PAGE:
Slapshots and Snap-on Smiles

The mouths of hockey players are like war zones. They’ve been ripped apart and put back together so many times that even to an experienced dentist it can be challenging to navigate. According to a study done by Dentalcare on sports-related injuries, there’s a 10% chance an athlete will sustain a dental injury every season. In fact, five million teeth are knocked out in sports injuries every year. That’s three times more often than in car accidents or violence related tooth loss. Hockey, unsurprisingly, leads the sports world in statistics related to dental injuries.

The frequency of these injuries has decreased in the years since helmets became mandatory in 1979. (Although, the last game played without a helmet was much later, during the 1996-1997 season, due to a clause allowing players who signed contracts before the rule passed to be grandfather in.) Many medical professionals insist that until the league requires cages on helmets and mouth guards, dental injuries will remain a threat to players’ long term health.

When a rock-hard hockey puck is traveling at speeds up to 108.8 mph (the current NHL slapshot record held by Boston Bruin, Zdeno Chara), no amount of equipment is going to guarantee a good outcome for the teeth or mouth of the player standing its path. It’s not just pucks either; sticks, punches, cross-checks into the boards are regularly occurring highlights of almost every hockey game. To add to the statistical probability of a player receiving a mouth injury is the amount of games played every season. Teams play 82 games in less than seven months, not counting playoffs (where the teams play best of seven games per round).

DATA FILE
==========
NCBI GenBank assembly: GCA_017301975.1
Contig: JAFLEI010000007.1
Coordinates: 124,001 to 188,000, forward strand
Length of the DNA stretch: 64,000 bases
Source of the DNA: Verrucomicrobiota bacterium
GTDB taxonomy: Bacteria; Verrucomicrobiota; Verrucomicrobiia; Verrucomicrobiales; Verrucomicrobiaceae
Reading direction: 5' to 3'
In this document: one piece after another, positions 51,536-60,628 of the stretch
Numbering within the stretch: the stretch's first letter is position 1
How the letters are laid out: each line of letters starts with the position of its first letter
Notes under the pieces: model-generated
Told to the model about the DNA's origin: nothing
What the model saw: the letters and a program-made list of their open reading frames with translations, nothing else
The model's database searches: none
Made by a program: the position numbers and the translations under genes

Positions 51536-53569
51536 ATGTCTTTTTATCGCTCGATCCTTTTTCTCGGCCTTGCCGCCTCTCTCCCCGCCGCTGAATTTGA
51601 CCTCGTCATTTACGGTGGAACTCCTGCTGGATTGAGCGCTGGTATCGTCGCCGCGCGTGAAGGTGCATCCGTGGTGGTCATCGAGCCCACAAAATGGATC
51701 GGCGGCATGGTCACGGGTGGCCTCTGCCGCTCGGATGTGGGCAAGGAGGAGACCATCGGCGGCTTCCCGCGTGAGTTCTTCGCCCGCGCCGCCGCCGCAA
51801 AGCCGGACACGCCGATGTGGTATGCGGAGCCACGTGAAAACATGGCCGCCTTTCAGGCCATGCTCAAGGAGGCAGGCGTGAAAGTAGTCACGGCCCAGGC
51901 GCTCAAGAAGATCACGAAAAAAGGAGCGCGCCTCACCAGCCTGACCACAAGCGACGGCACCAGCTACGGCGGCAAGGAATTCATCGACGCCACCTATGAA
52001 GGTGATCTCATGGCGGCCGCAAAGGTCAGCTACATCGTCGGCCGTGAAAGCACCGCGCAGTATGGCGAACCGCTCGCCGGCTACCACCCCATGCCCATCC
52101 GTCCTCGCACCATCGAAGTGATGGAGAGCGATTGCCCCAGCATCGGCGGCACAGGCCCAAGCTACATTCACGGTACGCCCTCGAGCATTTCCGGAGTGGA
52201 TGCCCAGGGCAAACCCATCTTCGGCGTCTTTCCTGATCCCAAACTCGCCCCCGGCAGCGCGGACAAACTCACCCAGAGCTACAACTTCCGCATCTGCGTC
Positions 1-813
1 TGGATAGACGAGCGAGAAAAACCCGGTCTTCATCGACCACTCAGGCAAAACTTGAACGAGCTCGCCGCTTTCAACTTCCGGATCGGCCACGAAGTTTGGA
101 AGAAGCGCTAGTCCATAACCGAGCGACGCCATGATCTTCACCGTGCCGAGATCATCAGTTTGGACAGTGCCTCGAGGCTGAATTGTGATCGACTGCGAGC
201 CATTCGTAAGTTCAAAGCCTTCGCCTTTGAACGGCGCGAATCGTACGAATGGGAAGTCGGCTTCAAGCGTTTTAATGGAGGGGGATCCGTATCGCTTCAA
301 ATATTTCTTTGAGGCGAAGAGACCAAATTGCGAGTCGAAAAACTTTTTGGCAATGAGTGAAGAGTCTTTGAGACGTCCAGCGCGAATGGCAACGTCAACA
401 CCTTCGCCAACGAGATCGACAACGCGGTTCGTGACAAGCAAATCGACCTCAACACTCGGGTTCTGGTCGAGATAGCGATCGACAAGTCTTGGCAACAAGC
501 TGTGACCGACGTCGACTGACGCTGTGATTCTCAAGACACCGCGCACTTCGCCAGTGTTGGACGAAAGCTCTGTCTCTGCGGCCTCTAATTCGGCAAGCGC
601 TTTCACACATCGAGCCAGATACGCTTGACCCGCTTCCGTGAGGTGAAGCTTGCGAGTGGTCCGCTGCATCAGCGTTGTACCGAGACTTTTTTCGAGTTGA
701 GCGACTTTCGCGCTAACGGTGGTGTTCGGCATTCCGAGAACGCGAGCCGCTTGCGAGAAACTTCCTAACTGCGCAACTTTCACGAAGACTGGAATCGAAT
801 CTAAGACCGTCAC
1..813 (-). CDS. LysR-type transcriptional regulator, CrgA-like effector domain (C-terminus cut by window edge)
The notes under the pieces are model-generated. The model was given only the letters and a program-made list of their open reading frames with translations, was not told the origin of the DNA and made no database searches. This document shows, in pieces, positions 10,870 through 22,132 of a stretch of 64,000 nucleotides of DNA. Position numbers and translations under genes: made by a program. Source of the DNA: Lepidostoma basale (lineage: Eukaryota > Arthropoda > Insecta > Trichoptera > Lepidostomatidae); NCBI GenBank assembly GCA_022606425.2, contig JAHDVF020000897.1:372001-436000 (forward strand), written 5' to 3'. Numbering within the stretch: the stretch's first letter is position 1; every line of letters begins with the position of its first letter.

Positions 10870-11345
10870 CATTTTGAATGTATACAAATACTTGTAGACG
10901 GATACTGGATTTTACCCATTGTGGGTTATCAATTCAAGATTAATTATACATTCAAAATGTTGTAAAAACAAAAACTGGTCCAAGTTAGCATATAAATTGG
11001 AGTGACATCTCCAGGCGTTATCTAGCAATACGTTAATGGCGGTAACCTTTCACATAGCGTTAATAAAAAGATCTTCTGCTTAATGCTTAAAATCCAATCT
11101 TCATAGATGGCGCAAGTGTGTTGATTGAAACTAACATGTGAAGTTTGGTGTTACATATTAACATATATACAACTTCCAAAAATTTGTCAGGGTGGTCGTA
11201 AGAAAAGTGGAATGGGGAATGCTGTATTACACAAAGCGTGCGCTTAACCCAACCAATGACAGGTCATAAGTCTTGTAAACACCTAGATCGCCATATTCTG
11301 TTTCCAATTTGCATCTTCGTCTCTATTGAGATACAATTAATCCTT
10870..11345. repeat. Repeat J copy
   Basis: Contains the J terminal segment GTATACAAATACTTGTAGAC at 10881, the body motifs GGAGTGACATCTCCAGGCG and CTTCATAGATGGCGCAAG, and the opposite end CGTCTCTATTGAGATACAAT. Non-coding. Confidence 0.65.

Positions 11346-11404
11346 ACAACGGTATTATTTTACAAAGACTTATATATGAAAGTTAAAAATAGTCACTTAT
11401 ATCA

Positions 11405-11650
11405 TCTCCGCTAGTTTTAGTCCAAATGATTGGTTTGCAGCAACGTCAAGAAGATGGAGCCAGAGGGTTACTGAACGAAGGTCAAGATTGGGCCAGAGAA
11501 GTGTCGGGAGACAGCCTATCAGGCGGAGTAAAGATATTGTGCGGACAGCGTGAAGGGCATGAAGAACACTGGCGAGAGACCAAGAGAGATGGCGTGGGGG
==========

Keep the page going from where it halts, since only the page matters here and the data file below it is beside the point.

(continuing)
During the 2013 Stanley Cup Playoffs, Yahoo Sports even started the ‘NHL Tooth Watch: Lost Fangs of the 2013 Playoffs’. In that postseason alone, 16 teeth were lost between 7 players. New York Rangers’ defensemen, John Moore, took home the trophy with six teeth lost at once from a puck to the face during a particularly intense game against the Boston Bruins. The craziest part is that these players are so committed, passionate and downright tough, they get patched up from the team dentist and usually get right back on the ice to finish the game.

During off-season and time not spent on the ice, many of the players opt to use ‘flippers’ instead of having implants done until they retire from the sport. Dental flippers are temporary tooth replacements. These snap-on smiles have gotten publicity due to their use by hockey players and even child beauty pageant competitors who have lost some of their baby teeth and are waiting on their new teeth to grow in all the way. While, hotly debated controversy surrounds pageantry, for many hockey players it just makes sense. In 2010, Red Wings player Tomas Tatar was crosschecked in a game during the International Ice Hockey Federation’s World Championship breaking three of his teeth. After this incident, he had the same teeth knocked out on three more occasions. Situations like this aren’t uncommon in hockey, so long-term fixes aren’t always the best choice until a player retires.

Obviously, if you aren’t a hockey player, having teeth replaced as soon as trauma occurs is the best course of action. Even if you were born without certain teeth, or lost them due to decay or other oral health complications, it just isn’t good for your mouth or even face to go without a tooth, or teeth, for any extended amount of time.

Garland Family and Cosmetic Dentist, Dr. Gregory Kerbel, DDS, says

“Many people don’t realize that when you lose a tooth or are born without one, it affects more than meets the eye. Like an iceberg so much is going on below the surface you can’t see, that it often gets overlooked. Besides the obvious gap from the missing tooth, the root is also gone. Not only does this make chewing and biting difficult, but the jaw bone and surrounding tissue need stimulation to stay strong and without this will begin to deteriorate. Bone loss in the jaw can also lead to a change in facial appearance as someone ages.”